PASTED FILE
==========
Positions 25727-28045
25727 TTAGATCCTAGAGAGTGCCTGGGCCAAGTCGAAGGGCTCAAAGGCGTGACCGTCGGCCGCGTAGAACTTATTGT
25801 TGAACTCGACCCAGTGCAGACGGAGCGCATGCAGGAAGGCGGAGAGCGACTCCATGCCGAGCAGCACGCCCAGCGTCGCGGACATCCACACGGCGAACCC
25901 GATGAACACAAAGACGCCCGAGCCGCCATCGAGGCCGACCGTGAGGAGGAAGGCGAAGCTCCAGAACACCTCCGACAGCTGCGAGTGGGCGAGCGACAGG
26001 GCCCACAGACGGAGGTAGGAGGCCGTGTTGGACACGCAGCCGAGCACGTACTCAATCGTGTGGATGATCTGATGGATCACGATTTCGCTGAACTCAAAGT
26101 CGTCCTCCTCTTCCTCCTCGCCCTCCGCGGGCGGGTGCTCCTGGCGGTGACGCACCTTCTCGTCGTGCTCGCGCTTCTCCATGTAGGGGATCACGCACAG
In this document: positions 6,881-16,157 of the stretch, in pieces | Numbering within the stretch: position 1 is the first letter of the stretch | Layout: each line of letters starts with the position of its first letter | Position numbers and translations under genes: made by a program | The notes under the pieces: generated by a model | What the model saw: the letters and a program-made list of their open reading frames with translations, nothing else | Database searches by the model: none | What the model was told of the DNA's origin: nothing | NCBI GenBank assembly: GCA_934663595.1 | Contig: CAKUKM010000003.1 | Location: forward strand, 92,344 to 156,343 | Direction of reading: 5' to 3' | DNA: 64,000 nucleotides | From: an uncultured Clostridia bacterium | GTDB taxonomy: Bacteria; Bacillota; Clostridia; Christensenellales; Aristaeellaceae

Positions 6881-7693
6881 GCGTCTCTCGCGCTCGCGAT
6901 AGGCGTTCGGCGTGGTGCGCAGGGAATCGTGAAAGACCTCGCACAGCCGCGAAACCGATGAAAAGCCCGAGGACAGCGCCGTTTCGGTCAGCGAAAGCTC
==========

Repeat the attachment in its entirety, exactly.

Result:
Positions 25727-28045
25727 TTAGATCCTAGAGAGTGCCTGGGCCAAGTCGAAGGGCTCAAAGGCGTGACCGTCGGCCGCGTAGAACTTATTGT
25801 TGAACTCGACCCAGTGCAGACGGAGCGCATGCAGGAAGGCGGAGAGCGACTCCATGCCGAGCAGCACGCCCAGCGTCGCGGACATCCACACGGCGAACCC
25901 GATGAACACAAAGACGCCCGAGCCGCCATCGAGGCCGACCGTGAGGAGGAAGGCGAAGCTCCAGAACACCTCCGACAGCTGCGAGTGGGCGAGCGACAGG
26001 GCCCACAGACGGAGGTAGGAGGCCGTGTTGGACACGCAGCCGAGCACGTACTCAATCGTGTGGATGATCTGATGGATCACGATTTCGCTGAACTCAAAGT
26101 CGTCCTCCTCTTCCTCCTCGCCCTCCGCGGGCGGGTGCTCCTGGCGGTGACGCACCTTCTCGTCGTGCTCGCGCTTCTCCATGTAGGGGATCACGCACAG
In this document: positions 6,881-16,157 of the stretch, in pieces | Numbering within the stretch: position 1 is the first letter of the stretch | Layout: each line of letters starts with the position of its first letter | Position numbers and translations under genes: made by a program | The notes under the pieces: generated by a model | What the model saw: the letters and a program-made list of their open reading frames with translations, nothing else | Database searches by the model: none | What the model was told of the DNA's origin: nothing | NCBI GenBank assembly: GCA_934663595.1 | Contig: CAKUKM010000003.1 | Location: forward strand, 92,344 to 156,343 | Direction of reading: 5' to 3' | DNA: 64,000 nucleotides | From: an uncultured Clostridia bacterium | GTDB taxonomy: Bacteria; Bacillota; Clostridia; Christensenellales; Aristaeellaceae

Positions 6881-7693
6881 GCGTCTCTCGCGCTCGCGAT
6901 AGGCGTTCGGCGTGGTGCGCAGGGAATCGTGAAAGACCTCGCACAGCCGCGAAACCGATGAAAAGCCCGAGGACAGCGCCGTTTCGGTCAGCGAAAGCTC